Growing disconnect between budget politics and reality

Last week we reported that next year’s revenues are expected to be 7 percent below their levels of six years ago (FY ’07), even though costs are higher due to inflation, population growth, and increased caseloads

Elsewhere, people seem to have read a different budget estimate than the one we saw. Two elements of the discussion show a growing disconnect between Oklahoma’s budgetary politics and reality.

First, Governor Mary Fallin and many others continue to advocate for reduction or elimination of the state income tax. A closer look at the budget shows that, of the $400 million forecast revenue growth from FY ’11 to FY ’13, fully  half comes from the income tax. Overall, the income tax is expected to provide $2.5 billion next year for General Revenue, the HB 1017 Education Reform Fund, and the ROADS Fund, which has helped restore the worst of our roads and bridges. Cutting this vital revenue support makes no budget sense. It also makes no economic sense.

Second, the budget “shortfall” was reported as $150 million, the rough difference between revenue growth and loss of one-time budget boosters in the FY ’12 budget. But the shortfall in meeting our public needs is much greater. To determine this, we would have to start with the $600 million difference between the budget for FY ’09, when the recession began, and the estimate for FY ’13. A more realistic calculation would also add at least $100 million for the increase in the cost of providing services over the last four years. So the true budget shortfall is closer to $700 million, not $150 million.  Our recent forecast indicates we won’t reach this level until FY ’15, if we keep the current revenue structure.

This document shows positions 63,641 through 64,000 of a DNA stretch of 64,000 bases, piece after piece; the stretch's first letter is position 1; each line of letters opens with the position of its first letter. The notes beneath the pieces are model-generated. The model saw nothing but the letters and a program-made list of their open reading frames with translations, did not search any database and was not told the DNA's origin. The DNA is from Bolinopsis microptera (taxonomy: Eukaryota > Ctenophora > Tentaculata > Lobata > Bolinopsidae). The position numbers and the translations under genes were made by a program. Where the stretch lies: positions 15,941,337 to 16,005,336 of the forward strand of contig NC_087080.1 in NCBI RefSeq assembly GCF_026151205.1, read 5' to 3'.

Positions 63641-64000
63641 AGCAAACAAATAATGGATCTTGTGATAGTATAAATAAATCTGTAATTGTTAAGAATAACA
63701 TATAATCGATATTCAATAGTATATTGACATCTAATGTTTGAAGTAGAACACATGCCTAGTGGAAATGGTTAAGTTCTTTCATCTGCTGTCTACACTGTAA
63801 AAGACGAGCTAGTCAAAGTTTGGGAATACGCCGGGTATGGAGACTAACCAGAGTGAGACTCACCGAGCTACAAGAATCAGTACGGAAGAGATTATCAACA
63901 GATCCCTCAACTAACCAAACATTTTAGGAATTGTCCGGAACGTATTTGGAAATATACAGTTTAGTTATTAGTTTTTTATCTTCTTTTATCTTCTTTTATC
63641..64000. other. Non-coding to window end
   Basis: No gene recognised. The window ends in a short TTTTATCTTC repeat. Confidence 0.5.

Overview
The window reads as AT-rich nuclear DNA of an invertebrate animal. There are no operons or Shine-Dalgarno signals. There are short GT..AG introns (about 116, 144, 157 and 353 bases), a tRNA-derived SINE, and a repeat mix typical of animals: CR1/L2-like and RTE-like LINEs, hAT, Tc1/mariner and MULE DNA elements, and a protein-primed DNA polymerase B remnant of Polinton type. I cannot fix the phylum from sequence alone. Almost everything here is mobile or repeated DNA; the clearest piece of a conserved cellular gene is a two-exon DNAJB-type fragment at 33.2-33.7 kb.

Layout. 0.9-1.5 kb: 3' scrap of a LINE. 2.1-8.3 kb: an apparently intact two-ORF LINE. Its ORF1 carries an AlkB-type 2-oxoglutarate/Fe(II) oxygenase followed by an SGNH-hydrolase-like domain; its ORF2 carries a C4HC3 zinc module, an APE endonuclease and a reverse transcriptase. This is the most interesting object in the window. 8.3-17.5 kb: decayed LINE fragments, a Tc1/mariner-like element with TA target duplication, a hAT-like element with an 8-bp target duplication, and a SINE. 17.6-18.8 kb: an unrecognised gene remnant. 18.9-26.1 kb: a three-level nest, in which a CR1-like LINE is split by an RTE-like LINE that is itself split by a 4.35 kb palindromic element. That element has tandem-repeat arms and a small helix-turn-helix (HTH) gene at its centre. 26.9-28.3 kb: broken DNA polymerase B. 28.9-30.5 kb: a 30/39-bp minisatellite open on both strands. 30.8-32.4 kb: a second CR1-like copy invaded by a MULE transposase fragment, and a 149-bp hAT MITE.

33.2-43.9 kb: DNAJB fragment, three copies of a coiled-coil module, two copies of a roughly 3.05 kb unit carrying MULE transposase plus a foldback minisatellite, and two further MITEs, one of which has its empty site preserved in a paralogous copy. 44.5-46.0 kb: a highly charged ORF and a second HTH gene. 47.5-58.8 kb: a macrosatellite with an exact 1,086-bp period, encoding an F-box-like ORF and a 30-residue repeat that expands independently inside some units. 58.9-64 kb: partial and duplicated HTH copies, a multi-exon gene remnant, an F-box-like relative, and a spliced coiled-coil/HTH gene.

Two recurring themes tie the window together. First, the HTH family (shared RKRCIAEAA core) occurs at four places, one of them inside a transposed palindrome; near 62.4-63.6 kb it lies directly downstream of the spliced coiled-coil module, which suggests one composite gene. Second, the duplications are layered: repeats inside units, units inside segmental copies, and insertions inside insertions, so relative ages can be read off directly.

And even that calculation is deeply flawed, in that it assumes the FY ’09 level of service should be the target. However, in FY ’08, the most recent available year, Oklahoma state and local governments spent 18 percent less than the national average and ranked 43rd among the states in spending. At least monthly, a new national ranking puts Oklahoma among the bottom states in health, education, transportation, or environment and shows the impact of this chronic under-investment. Our state’s economic and social viability are being eroded by poor budget decisions.

Measuring shortfalls against last year’s budget is a not-so-subtle way of assuming that last year’s budget was the correct one. That could be the case, but probably is not. Instead of letting the available revenue define the budget, Oklahoma should define the budget by the cost of providing the services that are needed to educate children, protect seniors, reduce poverty, maintain infrastructure, and promote economic growth. Current services budgeting and pay-as-you-go policies are used by many states to help define budgetary needs and hold elected officials accountable for whether and how they choose to meet those needs.

Adopting these important reforms would be the right way to begin to get our fiscal house back in order. Cutting income taxes can and should wait until we’ve worked harder at defining what we want and need our state government to do and developed a realistic plan for how to pay for it.

ABOUT THE AUTHOR

Paul Shinn

Paul Shinn is a Budget and Tax Senior Policy Analyst with OK Policy. Shinn has held budget and finance positions for the Oklahoma House of Representatives, the Department of Human Services, the cities of Oklahoma City and Del City and several local governments in his native Oregon. He's also taught political science and public administration at the University of Oklahoma, University of Central Oklahoma, and California State University Stanislaus. While with the Government Finance Officers Association, Paul worked on consulting and research projects for the U.S. Environmental Protection Agency, the U.S. Department of Transportation, and several state agencies and local governments. He also served as policy analyst for CAP Tulsa. He holds a Ph.D. in Political Science from University of Oklahoma and degrees from the University of Oregon and the University of Maryland College Park. He lives in Oklahoma City with his wife Carmelita.

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